Letters to the editor – Sunday (6-08-08)
North High provided
Recently we moved to Salisbury. We were hesitant about North Rowan High because it did not offer enough Advanced Placement classes. Redistricting promised to help, but unfortunately, the only redistricting that actually occurred hurt North, causing enrollment to drop. Even so, my son has had a great experience at North. Mr. Bass is a wonderful principal who knows each student personally. Some of the teachers we’ve had at North are the best educators that any of my three sons ever had. Any time I’ve been at the school, the students have been well-behaved and friendly. Mr. Bass has some innovative ideas, such as “Dress for Success.” Corrine Makalucy has gotten the PTSA going and is bringing our problems to the forefront.
I challenge the community and school board to jump in and help! One looks at the test scores and deduces that North is not doing its job. However, many of these students come into North not even reading at their grade level. How much can a high school do in such a short time to boost freshmen for their testing? North needs parent involvement, community involvement and support from the elementary and middle feeder schools. The school board needs to have the spine to redistrict fairly, and the community needs to learn to embrace their opportunities and bond together to make all our schools the best they can possibly be.
My son will be leaving North this year. Not because the school is poor, but because he has had fantastic teachers and administrators that have helped him to achieve his goal of attending the N.C. School of Science and Mathematics. I thank Mr. Bass and the entire school for a wonderful experience, and I hope to jump in and help North Rowan in the future, even without my son there!
ó Shirley Price
Absence of justice
I am writing in response to the June 4 article that seems to explain that taking indecent liberties with a child amounts to a mere 30 months worth of probation in at least one horrible example of injustice. The reality of anyone getting probation for such a crime seems foul to me, despite how old and supposedly respected they are. Would we have seen such a ruling for someone younger or who possibly had not been a churchgoer? What about someone who was not wearing their bright badge of white privilege? So many questions arise that it boggles the mind. I imagine the pain and suffering that the victim will continue to experience is merely less important to account for than the inconvenience and shame of the man who was “embarrassed” to be there before the judge. That is what this punishment says, be it cynicism or not.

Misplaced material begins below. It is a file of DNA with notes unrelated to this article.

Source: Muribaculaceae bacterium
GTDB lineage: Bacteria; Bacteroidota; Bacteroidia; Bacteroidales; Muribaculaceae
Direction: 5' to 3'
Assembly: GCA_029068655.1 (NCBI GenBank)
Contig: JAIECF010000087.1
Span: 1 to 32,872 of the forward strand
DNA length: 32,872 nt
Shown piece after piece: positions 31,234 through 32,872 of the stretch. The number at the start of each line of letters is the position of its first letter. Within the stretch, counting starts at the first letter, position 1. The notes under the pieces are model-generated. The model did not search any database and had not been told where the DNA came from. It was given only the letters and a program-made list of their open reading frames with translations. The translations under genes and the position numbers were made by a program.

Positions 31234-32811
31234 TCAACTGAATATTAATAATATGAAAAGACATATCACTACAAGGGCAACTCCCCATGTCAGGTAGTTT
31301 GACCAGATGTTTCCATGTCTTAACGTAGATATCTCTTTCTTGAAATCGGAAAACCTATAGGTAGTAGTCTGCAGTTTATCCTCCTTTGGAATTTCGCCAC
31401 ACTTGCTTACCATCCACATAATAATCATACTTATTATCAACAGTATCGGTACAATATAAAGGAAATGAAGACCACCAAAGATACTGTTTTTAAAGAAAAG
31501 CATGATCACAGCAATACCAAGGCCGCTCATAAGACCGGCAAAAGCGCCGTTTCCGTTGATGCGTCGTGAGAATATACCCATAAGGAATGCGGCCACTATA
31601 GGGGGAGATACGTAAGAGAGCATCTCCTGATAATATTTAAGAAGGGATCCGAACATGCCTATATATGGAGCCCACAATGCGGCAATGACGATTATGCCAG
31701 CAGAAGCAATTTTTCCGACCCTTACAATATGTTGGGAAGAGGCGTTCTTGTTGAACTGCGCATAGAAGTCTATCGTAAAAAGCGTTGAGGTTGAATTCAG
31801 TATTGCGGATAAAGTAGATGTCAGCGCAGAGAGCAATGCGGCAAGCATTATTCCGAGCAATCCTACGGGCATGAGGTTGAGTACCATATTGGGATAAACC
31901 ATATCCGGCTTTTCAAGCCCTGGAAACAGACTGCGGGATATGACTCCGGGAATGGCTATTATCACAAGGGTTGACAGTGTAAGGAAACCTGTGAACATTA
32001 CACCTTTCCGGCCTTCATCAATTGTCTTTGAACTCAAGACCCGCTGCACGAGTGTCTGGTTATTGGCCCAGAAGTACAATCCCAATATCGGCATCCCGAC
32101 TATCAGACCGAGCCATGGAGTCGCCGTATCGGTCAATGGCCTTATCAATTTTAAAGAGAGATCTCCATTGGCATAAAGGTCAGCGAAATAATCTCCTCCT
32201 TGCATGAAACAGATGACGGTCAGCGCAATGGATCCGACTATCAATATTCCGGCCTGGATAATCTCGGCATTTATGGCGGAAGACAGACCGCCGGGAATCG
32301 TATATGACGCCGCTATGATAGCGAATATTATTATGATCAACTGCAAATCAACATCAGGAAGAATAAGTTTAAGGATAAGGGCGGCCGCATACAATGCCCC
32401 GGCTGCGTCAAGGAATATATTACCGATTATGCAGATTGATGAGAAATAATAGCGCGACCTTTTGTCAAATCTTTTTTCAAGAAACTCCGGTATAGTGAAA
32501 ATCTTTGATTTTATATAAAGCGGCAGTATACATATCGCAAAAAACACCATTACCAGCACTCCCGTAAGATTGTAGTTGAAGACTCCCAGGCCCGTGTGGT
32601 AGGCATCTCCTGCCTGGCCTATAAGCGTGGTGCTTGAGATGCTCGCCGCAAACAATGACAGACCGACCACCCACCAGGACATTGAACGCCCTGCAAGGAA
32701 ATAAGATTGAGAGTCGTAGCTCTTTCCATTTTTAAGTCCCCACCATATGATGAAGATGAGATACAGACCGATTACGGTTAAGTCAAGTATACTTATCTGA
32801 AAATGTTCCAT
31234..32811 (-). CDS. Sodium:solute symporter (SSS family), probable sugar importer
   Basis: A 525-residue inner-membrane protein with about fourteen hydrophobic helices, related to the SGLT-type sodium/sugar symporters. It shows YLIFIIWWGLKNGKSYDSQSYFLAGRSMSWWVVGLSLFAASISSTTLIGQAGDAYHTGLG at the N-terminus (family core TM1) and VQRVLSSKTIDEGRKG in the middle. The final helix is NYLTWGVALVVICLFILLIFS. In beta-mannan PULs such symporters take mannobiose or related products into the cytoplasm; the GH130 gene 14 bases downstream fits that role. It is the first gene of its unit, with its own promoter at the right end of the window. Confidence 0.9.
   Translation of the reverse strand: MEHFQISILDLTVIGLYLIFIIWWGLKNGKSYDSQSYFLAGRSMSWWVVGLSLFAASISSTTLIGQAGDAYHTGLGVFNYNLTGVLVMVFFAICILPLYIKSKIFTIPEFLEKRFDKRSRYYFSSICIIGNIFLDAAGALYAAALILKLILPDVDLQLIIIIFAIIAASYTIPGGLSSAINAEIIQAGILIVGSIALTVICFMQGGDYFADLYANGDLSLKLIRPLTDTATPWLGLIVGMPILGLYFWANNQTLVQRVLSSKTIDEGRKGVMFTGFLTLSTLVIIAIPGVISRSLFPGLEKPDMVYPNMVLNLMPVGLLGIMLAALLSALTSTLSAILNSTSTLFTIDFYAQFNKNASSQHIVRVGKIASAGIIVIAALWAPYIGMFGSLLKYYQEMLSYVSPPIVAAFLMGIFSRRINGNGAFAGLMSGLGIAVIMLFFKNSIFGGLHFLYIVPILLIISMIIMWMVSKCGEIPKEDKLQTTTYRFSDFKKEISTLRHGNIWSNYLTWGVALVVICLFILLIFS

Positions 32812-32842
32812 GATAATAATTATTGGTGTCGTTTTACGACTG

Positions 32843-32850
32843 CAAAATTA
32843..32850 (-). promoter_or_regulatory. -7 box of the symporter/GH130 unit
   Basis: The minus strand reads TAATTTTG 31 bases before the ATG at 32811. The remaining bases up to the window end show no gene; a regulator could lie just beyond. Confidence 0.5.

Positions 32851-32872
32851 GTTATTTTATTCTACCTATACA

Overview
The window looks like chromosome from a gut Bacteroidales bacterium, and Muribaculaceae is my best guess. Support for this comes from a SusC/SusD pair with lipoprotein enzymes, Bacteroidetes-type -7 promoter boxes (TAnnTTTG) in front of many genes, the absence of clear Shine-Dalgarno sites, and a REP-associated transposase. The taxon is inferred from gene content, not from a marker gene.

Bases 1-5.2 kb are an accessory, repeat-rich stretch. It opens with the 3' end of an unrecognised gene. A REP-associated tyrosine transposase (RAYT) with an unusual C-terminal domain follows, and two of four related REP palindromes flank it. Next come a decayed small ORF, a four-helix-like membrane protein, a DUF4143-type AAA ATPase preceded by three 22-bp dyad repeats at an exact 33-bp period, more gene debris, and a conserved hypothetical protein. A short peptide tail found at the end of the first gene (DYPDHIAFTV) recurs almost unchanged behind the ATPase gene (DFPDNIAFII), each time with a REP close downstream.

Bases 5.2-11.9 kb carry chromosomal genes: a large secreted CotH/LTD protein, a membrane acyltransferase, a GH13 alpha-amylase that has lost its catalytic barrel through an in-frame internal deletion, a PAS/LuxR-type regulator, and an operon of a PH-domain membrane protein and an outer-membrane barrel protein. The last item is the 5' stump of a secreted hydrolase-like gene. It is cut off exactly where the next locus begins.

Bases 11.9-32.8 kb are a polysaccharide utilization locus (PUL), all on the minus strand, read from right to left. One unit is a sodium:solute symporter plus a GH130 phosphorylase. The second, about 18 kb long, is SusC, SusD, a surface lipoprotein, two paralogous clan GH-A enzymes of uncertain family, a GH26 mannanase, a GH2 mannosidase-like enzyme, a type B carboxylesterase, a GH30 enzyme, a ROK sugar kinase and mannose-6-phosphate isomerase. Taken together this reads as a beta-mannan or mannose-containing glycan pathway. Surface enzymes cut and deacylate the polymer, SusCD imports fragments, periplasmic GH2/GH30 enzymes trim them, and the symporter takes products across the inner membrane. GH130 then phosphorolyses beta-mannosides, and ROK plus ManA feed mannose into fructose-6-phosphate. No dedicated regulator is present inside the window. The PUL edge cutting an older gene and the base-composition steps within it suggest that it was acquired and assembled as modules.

The reality is that victims of abuse never truly get better, and their abusers never truly unlearn the patterns of behavior and thought that led them down that horrible road to begin with. Both brains are forever wired differently. While I thought it impossible to be any more frustrated, I was proved wrong by comments to the story. Whether you are Christian or not, believing that he will be forgiven by God somehow is offensive to all victims of abuse everywhere. The Goddess does not approve of or forgive that level of malice. You may be able to understand how a person could make such a horrible choice, but to say it was forgiven? Shame on any and all of you who feel that way. Shame as well on any institution that can allow a meager price to be put on such an exploitative tragedy.
ó L. Ray Porter